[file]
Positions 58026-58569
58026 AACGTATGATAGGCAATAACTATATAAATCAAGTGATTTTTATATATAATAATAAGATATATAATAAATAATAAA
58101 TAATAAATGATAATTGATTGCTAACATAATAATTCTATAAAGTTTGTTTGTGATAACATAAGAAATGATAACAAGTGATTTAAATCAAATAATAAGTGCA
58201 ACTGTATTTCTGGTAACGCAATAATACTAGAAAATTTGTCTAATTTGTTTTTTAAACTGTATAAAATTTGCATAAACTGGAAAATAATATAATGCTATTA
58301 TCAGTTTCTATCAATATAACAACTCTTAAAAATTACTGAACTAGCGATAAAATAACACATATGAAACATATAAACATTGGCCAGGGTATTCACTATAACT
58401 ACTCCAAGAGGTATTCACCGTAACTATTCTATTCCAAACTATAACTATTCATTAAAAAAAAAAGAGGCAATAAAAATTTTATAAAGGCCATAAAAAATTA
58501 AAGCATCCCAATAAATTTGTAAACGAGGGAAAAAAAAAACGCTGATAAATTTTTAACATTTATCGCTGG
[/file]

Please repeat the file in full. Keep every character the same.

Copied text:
Positions 58026-58569
58026 AACGTATGATAGGCAATAACTATATAAATCAAGTGATTTTTATATATAATAATAAGATATATAATAAATAATAAA
58101 TAATAAATGATAATTGATTGCTAACATAATAATTCTATAAAGTTTGTTTGTGATAACATAAGAAATGATAACAAGTGATTTAAATCAAATAATAAGTGCA
58201 ACTGTATTTCTGGTAACGCAATAATACTAGAAAATTTGTCTAATTTGTTTTTTAAACTGTATAAAATTTGCATAAACTGGAAAATAATATAATGCTATTA
58301 TCAGTTTCTATCAATATAACAACTCTTAAAAATTACTGAACTAGCGATAAAATAACACATATGAAACATATAAACATTGGCCAGGGTATTCACTATAACT
58401 ACTCCAAGAGGTATTCACCGTAACTATTCTATTCCAAACTATAACTATTCATTAAAAAAAAAAGAGGCAATAAAAATTTTATAAAGGCCATAAAAAATTA
58501 AAGCATCCCAATAAATTTGTAAACGAGGGAAAAAAAAAACGCTGATAAATTTTTAACATTTATCGCTGG